TAL’s Alex Blumberg plans for-profit podcast network

Print More

Blumberg, who helped NPR’s Planet Money raise nearly $600,000 in a Kickstarter campaign, hopes to foster more narrative audio in digital form. (Photo: NPR)

This American Life Executive Producer Alex Blumberg is launching a for-profit podcast network to produce original audio content outside of public radio.

Blumberg, who also co-hosts NPR’s Planet Money economics podcast, plans to launch his still-unnamed digital experiment in the fall. The shows will focus on narrative journalism in the vein of TAL and Planet Money and will not pursue broadcast distribution. Blumberg points to the increasing use of smartphones, connected cars and on-demand listening as evidence of a growing market of digital listeners.

“This is a huge audience that will go digital,” Blumberg wrote in an email to Current. “And we want to be here to welcome them.”

At first Blumberg’s network will offer the shows on iTunes, but Blumberg hopes to create a new distribution system with his business partner in the venture, an individual whom he declined to name.

“We love listening to podcasts. But they are hard to discover, complicated to sign up for, hard to share and of uneven quality,” he said. “We want to try and solve these problems, by making shows ourselves and building a product that will help listeners discover audio they love.”

Blumberg is funding the network with an initial round of seed investments from Silicon Valley investors and hopes to support it with ad revenue and listener donations. He would not disclose the investors. “We won’t ever do anything like a pledge drive,” he said. “But the basic idea — get the most passionate portion of your audience to pay — is the same.”

He cites Planet Money’s 2013 crowdfunding experiment, in which it raised nearly $600,000 on Kickstarter to manufacture T-shirts while reporting on the garment industry, as a template for the sort of fundraising he hopes to do with his new project.

The decision to make the network for-profit rather than nonprofit stems from Blumberg’s belief of what constitutes either. “There’s a viable business model here where we can do great work, create awesome programming, and have it pay for itself. I don’t see why a company like that should be a nonprofit,” he said. “For me, the nonprofit designation should be reserved for enterprises where the work is valuable but simply can’t be made to pay for itself. It’s hard to imagine a for-profit homeless adult literacy program, for example.”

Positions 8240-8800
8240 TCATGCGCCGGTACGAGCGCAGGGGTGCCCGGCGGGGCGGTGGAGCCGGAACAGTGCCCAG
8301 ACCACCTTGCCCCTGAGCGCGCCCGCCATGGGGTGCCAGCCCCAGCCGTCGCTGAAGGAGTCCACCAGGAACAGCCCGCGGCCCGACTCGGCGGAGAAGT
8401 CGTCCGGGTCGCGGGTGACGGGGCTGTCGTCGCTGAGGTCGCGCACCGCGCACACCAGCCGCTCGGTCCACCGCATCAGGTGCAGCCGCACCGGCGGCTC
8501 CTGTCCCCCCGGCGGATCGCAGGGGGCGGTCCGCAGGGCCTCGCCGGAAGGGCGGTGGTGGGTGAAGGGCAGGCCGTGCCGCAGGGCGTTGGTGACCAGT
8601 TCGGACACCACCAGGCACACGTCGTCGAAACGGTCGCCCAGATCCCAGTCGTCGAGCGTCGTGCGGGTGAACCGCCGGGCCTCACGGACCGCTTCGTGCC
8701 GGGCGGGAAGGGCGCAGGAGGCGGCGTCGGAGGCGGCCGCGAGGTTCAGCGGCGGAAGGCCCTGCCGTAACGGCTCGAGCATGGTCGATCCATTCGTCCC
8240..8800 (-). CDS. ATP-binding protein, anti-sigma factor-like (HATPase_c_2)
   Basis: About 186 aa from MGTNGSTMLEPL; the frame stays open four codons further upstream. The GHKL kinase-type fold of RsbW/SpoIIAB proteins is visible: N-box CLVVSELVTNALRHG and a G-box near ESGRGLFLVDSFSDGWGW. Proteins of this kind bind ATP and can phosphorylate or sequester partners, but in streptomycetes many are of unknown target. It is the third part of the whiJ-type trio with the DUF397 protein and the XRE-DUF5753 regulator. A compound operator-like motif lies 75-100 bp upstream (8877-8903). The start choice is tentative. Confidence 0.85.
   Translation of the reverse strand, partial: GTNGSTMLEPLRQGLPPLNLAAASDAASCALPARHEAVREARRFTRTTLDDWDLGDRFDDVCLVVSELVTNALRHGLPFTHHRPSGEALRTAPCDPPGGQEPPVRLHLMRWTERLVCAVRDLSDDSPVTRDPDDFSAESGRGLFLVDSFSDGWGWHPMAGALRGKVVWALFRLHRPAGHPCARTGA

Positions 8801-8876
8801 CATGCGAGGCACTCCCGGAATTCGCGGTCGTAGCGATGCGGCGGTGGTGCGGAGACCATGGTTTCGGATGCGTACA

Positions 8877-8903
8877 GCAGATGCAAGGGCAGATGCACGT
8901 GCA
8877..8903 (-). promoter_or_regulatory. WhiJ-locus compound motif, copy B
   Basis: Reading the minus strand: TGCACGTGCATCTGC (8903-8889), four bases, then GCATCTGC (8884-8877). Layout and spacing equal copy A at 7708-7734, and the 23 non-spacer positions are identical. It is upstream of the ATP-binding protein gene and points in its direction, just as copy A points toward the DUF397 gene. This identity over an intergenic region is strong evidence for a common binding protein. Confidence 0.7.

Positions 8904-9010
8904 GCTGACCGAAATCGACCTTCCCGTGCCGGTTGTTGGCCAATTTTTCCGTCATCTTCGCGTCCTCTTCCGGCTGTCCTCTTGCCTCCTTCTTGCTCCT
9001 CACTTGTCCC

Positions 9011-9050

Blumberg aims to give podcast creators partial ownership of their shows, possibly via individual contracts, while serving in an “editor-developer” role himself. He hopes to launch three shows in the first year but isn’t ready to announce any. Though aiming for purely digital distribution, Blumberg is talking to “several” of pubradio’s major distributors about partnerships.

Blumberg’s venture arrives shortly after the launch of another podcast network and the wind-down of another one.  In February, Public Radio Exchange and producer Roman Mars launched Radiotopia, a seven-show, donation-based podcast network. Then last month, Public Radio International launched their own four-program podcast network, SoundWorks. Also in May, independent podcast network Mule Radio Syndicate, which helped connect shows with sponsors and audiences, ended business operations.

Blumberg encourages interested parties to email him or follow him on Twitter for more information about the network.

Comments, questions, tips? lapin@current.org